Modi becomes Mauni Baba
Modi becomes Mauni Baba, There is symbolism in observing the Good Governance Day on Vajpayee’s birth day, which also happens to be the Christmas Day.
As the Year 2014 comes to an end on Modi note for India, the one person who badly needs sympathy and concern in equal measure is Prime Minister Narendra Modi, who finds himself face-to-face with a Catch-22 situation, largely because of his new-found penchant to be Manmohan “Mauni” Singh Version 2.0. Why he has preferred to be a semi, if not a quasi, clone of the UPA mascot is not relevant, but the fact is he has pushed himself to a corner just when the nation is expecting him to display “Raj Dharma,” a concept which remains relevant 12 years after it was first brought to his attention and to the notice of the nation by Atal Bihari Vajpayee, the first from the saffron parivar to be decorated with the country’s highest civilian honour, Bharat Ratna.
There is symbolism in observing the Good Governance Day on Vajpayee’s birth day, which also happens to be the Christmas Day. In a country as diverse as India with long borders, large population, and a large number of faiths and creeds, symbolism matters. Good governance is sine qua non for people to practise and cherish their freedom of speech as also religion. Should the government spoil the Christmas holiday for its staff and school students alike? The jury is out.
Frankly, it is not uncommon for the government at the Centre and in the States to use festivals and days like Independence Day to go to the town with their achievements. In all such exercises, students from the government-run and aided primary and middle schools are made to turn up in large numbers in their uniform. In a manner of speaking, these boys and girls end up as hostages; often they are made to stand for long hours and contend with a biscuit or two.
The Modi government’s decree to schools under the CBSE fold to observe the Christmas Day with essay competitions and debates fits into a known pattern. It is not out of the blue. So much so, to dub the regime as the Grinch, the grumpy, anti-holiday character created by American writer-cartoonist, Theodor Seuss Geisel, in his 1957 story, “How the Grinch Stole Christmas” is neither here nor there.
This is not to say that there is no case for the governments not to rope in school children for their public functions, more so since the not-so-adorable Grinch has become an icon of the winter holidays, and has been appearing on memorabilia like Christmas ornaments and plush dolls. It is undoubtedly time to put on a thinking cap and devise celebrations that spare the tiny tots from being exposed to the elements.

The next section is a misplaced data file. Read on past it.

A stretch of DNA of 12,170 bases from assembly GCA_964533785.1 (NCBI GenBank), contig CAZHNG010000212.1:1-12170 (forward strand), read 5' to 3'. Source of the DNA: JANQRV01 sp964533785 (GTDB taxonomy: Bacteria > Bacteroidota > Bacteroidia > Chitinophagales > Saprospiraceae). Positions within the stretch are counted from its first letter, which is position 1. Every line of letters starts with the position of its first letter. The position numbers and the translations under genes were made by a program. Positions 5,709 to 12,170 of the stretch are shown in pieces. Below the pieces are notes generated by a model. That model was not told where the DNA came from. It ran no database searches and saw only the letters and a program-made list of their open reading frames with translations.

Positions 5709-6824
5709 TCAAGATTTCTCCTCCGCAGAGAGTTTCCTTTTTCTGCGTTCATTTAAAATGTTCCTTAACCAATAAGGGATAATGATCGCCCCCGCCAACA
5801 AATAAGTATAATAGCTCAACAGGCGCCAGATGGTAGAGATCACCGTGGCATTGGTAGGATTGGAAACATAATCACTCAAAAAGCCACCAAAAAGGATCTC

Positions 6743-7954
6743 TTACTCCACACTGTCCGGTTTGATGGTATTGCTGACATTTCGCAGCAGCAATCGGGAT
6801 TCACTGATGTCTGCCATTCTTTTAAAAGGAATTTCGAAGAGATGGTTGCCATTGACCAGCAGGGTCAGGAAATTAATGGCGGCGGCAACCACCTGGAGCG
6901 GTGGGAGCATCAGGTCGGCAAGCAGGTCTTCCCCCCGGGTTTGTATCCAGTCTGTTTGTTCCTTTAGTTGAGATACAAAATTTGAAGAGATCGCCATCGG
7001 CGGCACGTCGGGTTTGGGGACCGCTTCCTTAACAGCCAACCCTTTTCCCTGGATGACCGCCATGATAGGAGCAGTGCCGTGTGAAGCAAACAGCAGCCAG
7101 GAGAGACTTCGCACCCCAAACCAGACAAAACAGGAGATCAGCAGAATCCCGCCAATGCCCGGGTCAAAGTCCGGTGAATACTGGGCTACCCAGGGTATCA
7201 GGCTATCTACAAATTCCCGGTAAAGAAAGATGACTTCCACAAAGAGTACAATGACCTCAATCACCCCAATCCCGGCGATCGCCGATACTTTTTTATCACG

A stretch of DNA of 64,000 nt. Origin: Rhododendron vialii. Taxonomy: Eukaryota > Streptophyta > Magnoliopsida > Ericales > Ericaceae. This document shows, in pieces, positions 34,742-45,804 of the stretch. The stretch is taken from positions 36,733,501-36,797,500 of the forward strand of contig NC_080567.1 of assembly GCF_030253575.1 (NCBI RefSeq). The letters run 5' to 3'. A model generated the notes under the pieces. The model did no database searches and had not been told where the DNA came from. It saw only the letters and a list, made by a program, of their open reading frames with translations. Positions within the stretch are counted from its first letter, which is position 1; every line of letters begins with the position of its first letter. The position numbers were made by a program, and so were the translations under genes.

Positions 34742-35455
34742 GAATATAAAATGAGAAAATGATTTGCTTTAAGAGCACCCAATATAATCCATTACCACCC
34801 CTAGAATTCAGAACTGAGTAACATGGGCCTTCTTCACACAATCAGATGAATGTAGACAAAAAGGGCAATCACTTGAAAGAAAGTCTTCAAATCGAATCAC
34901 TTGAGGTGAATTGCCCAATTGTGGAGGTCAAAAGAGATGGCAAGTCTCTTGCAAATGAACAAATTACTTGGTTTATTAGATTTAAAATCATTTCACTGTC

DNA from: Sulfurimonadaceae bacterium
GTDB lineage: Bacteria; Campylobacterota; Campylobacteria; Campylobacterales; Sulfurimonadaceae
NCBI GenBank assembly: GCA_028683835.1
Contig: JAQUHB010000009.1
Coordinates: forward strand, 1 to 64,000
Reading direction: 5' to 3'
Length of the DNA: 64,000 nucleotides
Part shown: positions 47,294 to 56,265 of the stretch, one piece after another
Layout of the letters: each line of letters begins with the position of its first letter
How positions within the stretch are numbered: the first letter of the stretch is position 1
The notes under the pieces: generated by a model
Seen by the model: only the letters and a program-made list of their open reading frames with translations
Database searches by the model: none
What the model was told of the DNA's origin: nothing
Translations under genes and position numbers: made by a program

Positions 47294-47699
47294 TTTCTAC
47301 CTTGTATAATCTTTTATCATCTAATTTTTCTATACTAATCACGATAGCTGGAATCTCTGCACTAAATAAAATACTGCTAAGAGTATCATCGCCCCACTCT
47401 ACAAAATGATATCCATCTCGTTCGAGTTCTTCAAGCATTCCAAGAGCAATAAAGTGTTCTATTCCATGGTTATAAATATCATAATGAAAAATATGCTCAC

Significantly, Narendra Modi did not field these questions in Delhi or Varanasi, where he had a number of engagements on December 25. This is in synch with the image of Mauni Baba he has acquired after checking into the 7, RCR. Both his immediate predecessor Manmohan Singh and the Telugu Bidda, PV, who had mentored Singh in politics, were the original unadulterated practioners of this art of silent-speak. It served them well. But not Modi, going by the taunts he was subjected to in the Opposition-dominated Rajya Sabha, and the barbs hurled at him at the Janata Parivar rally near Jantar Mantar. The Modi blues have little to do with the Modi magic at the ballot box. In fact, the increasing threat of marginalisation by his 56-inch chest politics has made the parties on the Opposition benches close their ranks to take him head-on. This reality check should have made him silence them with effortless ease. There is no magic wand that can recover black money or create jobs; both tasks demand systemic efforts over several months. The Opposition is aware of this requirement and is yet targeting him.
Modi has been made vulnerable not by his actions but by sections of his very own parivar, whom he has either marginalised over the past decade or ignored after becoming Prime Minister. In the first category is Pravin Togadia, a doctor by training, and an advocate of Hindu nationalism by profession. The second category comprises luminaries of Ram Temple movement like Vinay Katiyar, and loose cannons like Shatrughan Sinha, who are upset that Modi has preferred the likes of Sadhvi Niranjan Jyotis for a ministerial berth. All of them have found their manna in L’affaire Conversion.
When the controversy over “Ghar Vapsi” campaign broke out, Modi’s close aides like Arun Jaitley and Venkaiah Naidu were clueless; they simply allowed themselves to be guided by conventional wisdom and endorsed the demand of Togadia et al for a central law against conversions. The Jaitley-Naidu speak took their interlocutors back to the days of Morarji regime when the Parivar pushed the government to enact an anti-conversion law. Between the two, Naidu was quick to realise the gravity of the issue; he clarified in Parliament itself that the government did not support either conversion or reconversion. But by then, some from the old guard had complicated matters further.
A day after the winter session ended in a political blockade of Modi’s reform push, BJP patriarch L K Advani shared the stage with VHP strongman Ashok Singhal, who thundered “the number of Hindus in this country is going down” and demanded “Sarkar ko dekhne chahiye” (the government must act). To his credit, it must be said that Advani did not speak on the occasion but his very presence had lent some legitimacy to the VHP war cry. Sulking Sushma Swaraj used the Christmas Day to justify the Ghar Vapsi campaign, though she preferred to do so, far away from Delhi in Bhopal.
Given the ideological moorings of the Sangh Parivar, Modi could not have gone to the town condemning the Ghar Vapsiwalas or read the riot act to the hot heads. It is a tough call to take in these days of Arnab Goswamis and Barka Dutts, who love to push their mike and ask for a byte of anyone who is anyone in any noisy group.
By : Malladi Rama Rao